Archive for the ‘Write On!’ Category

My brain is weary of those bullet pointed resume words customized daily. It is squishy, I know. It is no longer the taunt and fit muscle that hunts for dots to connect, that draws pictures in starry skies.

The stumble occurred on a random May morning over coffee. Story A Day. My interest perked but there were other more important things to tend. I left. I customized.

I don’t believe in coincidence – perhaps this is the open window, the rabbit hole filled with adventure to follow. I returned. I read and gathered. I chewed slowly for a month.

The prompt: Epistolary Stories.

I read or heard a story about a poet who telling of her craft said that sometimes words rush at her like a freight train when she’s in the garden. She drops the hoe and sprints to the house for pen and paper. Sometimes she makes it in time so the words ink themselves as gift, no thought, no editing. Sometimes her foot catches on the top porch step. She is late and the train rushes through her as if she were a tunnel. At which point, the words come perfectly backwards.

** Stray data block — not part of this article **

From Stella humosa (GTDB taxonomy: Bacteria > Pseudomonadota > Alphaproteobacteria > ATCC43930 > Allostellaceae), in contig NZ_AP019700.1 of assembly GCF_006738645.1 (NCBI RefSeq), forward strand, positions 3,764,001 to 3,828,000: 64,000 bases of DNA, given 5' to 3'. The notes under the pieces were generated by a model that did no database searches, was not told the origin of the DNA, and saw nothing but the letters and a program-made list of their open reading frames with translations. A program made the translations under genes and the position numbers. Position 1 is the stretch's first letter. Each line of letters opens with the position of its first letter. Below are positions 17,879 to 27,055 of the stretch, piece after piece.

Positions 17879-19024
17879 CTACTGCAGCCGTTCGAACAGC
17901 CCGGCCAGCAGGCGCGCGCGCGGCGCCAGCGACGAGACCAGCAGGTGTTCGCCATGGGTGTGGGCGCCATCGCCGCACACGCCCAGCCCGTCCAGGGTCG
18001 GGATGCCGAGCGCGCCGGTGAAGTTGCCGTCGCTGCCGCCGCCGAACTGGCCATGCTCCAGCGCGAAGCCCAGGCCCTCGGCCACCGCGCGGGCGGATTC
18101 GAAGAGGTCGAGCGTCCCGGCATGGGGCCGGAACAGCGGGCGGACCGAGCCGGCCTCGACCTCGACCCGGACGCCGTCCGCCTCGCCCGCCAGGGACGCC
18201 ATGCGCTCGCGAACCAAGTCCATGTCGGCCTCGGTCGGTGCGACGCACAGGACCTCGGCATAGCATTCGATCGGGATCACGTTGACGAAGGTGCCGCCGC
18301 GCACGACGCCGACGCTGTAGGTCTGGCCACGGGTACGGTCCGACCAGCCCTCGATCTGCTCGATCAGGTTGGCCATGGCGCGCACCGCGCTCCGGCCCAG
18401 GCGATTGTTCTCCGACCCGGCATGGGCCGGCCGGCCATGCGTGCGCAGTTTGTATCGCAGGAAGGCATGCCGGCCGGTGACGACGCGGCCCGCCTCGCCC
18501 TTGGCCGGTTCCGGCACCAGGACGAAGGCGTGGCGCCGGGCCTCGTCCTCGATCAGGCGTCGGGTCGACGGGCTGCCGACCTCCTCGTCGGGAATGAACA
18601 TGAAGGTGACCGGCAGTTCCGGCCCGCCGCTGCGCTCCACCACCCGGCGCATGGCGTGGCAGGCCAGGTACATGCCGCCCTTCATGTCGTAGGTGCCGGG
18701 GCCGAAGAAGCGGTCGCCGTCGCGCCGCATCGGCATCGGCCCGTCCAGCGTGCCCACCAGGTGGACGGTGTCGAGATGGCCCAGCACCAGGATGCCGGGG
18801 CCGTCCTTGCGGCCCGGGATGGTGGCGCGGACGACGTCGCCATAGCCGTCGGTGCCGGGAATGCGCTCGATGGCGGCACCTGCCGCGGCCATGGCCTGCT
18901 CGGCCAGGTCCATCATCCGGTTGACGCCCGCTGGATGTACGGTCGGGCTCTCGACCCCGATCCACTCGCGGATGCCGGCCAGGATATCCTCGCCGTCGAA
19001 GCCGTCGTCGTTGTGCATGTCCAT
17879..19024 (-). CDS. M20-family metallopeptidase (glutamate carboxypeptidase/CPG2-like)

The saying goes like this: “It’s either a light at the end of the tunnel or a freight train coming.”

“No worries,” I whisper to self while opening a blank page. “You like trains.”


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I made a promise, after hearing & recording all that was said, on that old bench. I used the words ‘never’ and ‘ever’ and closed the door & dead bolted.

Beforehand, I battled it out loud. I used words like atonement for, jealousy of & lording over. But I was weary & the wind was too strong. So like a house of cards, I toppled. It is best to lie still lest the beast be further aroused, I thought. Silence can be golden, I consoled.

In my mind, the facts flared. After all, I had done the calculations in the early morning hours. I made lists, cataloging the whole against the slightest mention into one column, then flushing it further into positive & negative. I knew these darts slung while I sat slumped were myopic, knew in black & white the wrongs, but my soles were sore from treading, my muscles tired of strain.